05/18/2006 11:00PM

New York report leaves logic in dust

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NEW YORK - The New York State Senate Standing Committee on Racing and Wagering publishes an annual report on the local racing industry that in the past has been a studious and useful review of the past year's legislative developments. This year, however, in its report issued Thursday, the powerful group took a sharp and unfortunate turn toward advocacy rather than review.

The report includes what it calls a "Top Ten List" of problems and proposed solutions. Unfortunately, many of the recommendations stem from flawed information and reasoning, and represent the interests of a single agenda and constituency: raising more money for government and its offtrack betting corporations, and preserving a system that every other independent public-policy study has said should be dismantled and that every other racing jurisdiction has avoided adopting.

The committee's most alarming recommendation for horseplayers is another increase in the parimutuel takeout, as the report repeats the frequent but false claim that the current takeout in New York is low compared with comparable jurisdictions. In fact, it's already effectively higher.

In Kentucky, for example, takeout is 16 percent on one-horse bets and 19 percent on all multiples and exotics. In California it's 15.43 straight and 20.68 on all others. New York's three-tiered system of 15 for straight, 20 for multiple, and 25 percent for exotic blends out to a higher overall rate because of the top tier, which is the fastest-growing segment of the handle. The report conveniently makes no comparisons with other states while repeatedly asserting that New York's rate is too low because government and the OTB's are making less money than they were 15 years ago (when the rates were lower).

If the committee wants to give those interests more takeout money, what do they propose for the tracks and customers who oppose the increases? Not much, except for the peculiar suggestion that "To increase attendance, racetrack operators, particularly Thoroughbred racetracks, should consider establishing nighttime or weekend racing events. Such events should have higher attendance levels. . . . Why should New York racing, particularly Thoroughbred racing, be the only sport except for baseball to conduct their events during the day?"

Putting aside that there already is racing every weekend, and that plenty of other sports (football, anyone?) are often played during the day, the committee might have made a phone call or two and found that daytime racing draws far more business than night cards, which may explain why every major track in the country races during the day.

The report is marred by similarly amateurish inquiries and assertions. An otherwise sensible recommendation to permit account wagering over the Internet as well as current telephone service says that savings on live operators will "allow racetrack facilities and OTB's to earn greater profits and to pay more money to winning bettors." How can payouts to bettors possibly rise if takeout is being increased?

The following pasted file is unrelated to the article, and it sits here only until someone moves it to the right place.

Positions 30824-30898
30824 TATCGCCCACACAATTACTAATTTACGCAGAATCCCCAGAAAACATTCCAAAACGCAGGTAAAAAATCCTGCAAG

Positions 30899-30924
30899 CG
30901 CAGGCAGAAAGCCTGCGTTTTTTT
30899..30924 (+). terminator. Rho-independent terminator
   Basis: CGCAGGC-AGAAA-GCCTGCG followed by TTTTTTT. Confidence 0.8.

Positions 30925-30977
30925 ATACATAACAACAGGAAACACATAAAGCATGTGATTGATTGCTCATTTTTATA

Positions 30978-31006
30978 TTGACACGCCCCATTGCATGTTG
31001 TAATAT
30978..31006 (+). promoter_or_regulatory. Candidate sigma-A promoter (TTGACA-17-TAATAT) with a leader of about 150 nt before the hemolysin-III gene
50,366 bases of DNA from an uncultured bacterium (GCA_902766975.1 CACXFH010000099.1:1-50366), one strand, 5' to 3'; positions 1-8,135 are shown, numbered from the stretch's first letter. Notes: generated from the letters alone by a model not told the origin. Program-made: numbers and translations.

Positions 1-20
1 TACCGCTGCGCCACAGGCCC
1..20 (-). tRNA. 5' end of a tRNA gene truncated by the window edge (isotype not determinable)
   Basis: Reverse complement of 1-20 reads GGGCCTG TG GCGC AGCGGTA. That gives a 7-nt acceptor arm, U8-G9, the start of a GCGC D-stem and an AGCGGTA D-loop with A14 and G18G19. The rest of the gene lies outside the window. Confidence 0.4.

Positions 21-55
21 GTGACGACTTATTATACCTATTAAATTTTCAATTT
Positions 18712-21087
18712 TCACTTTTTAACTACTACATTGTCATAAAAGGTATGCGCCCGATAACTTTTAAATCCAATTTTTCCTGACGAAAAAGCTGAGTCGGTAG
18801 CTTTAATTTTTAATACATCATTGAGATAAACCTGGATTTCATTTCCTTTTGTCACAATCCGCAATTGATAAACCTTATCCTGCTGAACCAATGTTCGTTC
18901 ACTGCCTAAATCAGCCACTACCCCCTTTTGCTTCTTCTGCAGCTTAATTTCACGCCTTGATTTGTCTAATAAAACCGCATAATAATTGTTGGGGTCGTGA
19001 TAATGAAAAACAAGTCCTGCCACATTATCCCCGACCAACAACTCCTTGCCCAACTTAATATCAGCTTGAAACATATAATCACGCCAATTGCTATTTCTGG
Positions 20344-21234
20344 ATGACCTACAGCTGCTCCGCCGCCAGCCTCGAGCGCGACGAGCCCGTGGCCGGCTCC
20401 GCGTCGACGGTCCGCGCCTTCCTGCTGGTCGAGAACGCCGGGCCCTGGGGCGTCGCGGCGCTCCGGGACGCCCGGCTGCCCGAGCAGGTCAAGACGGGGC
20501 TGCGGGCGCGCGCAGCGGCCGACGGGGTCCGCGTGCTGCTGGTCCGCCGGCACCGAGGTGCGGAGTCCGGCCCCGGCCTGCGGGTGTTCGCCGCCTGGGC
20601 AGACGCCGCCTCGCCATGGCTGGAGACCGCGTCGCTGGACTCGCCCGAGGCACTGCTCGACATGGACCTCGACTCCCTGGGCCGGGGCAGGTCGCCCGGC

The most depressing portion of the report is an unsolicited and unsupported opinion, one at odds with the recommendations of every reputable group that has studied the sad modern condition of the game in New York:

"Certain elements of the State's racing industry have advocated that the operator of the State Thoroughbred racing franchise should take over and merge their operations with the six regional OTB's. This would be a serious mistake for two reasons. First, OTBs' profits would then be shifted completely to support racing operations, instead of supporting local governments. Second, if OTB's were controlled by the franchise manager, that would add new stress to OTB relations with the State's harness tracks, which also rely heavily on OTB's to broadcast the tracks' simulcast signals."

This unprecedented support for the status quo is completely misguided, its two concerns irrelevant to the obviously efficient idea of having one rather than seven entities manage on- and offtrack betting in the state. An appropriate revenue stream to government, and the footnote-level issue of harness racing's broadcasting needs, can both be addressed legislatively, and are not reasons to perpetuate a failing system.

The only people in favor of the current structure of New York racing are those who would lose their jobs if it were changed, and the politicians who would lose their power to appoint those people to their jobs. The operators of the OTB's are not the villains here. They are merely doing what legislators like those on this committee keep telling them: maximize revenue for their companies and the state coffers under a wasteful system that is doomed to fail. The bad guys here are the legislators, who apparently will make any argument, no matter how flawed or contrary to the public interest, to perpetuate that system.